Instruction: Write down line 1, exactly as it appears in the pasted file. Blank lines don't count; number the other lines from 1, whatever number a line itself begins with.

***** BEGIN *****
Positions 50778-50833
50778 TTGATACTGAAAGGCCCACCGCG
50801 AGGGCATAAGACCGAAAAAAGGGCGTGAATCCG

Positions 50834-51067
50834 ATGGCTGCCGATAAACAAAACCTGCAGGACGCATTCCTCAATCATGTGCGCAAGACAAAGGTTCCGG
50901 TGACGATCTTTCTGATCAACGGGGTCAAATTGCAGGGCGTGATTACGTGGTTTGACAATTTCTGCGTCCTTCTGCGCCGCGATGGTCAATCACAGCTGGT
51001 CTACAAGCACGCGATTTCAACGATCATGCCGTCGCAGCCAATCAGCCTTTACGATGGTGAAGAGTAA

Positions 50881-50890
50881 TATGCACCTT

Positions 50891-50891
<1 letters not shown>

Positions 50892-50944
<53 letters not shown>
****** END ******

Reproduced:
Positions 50778-50833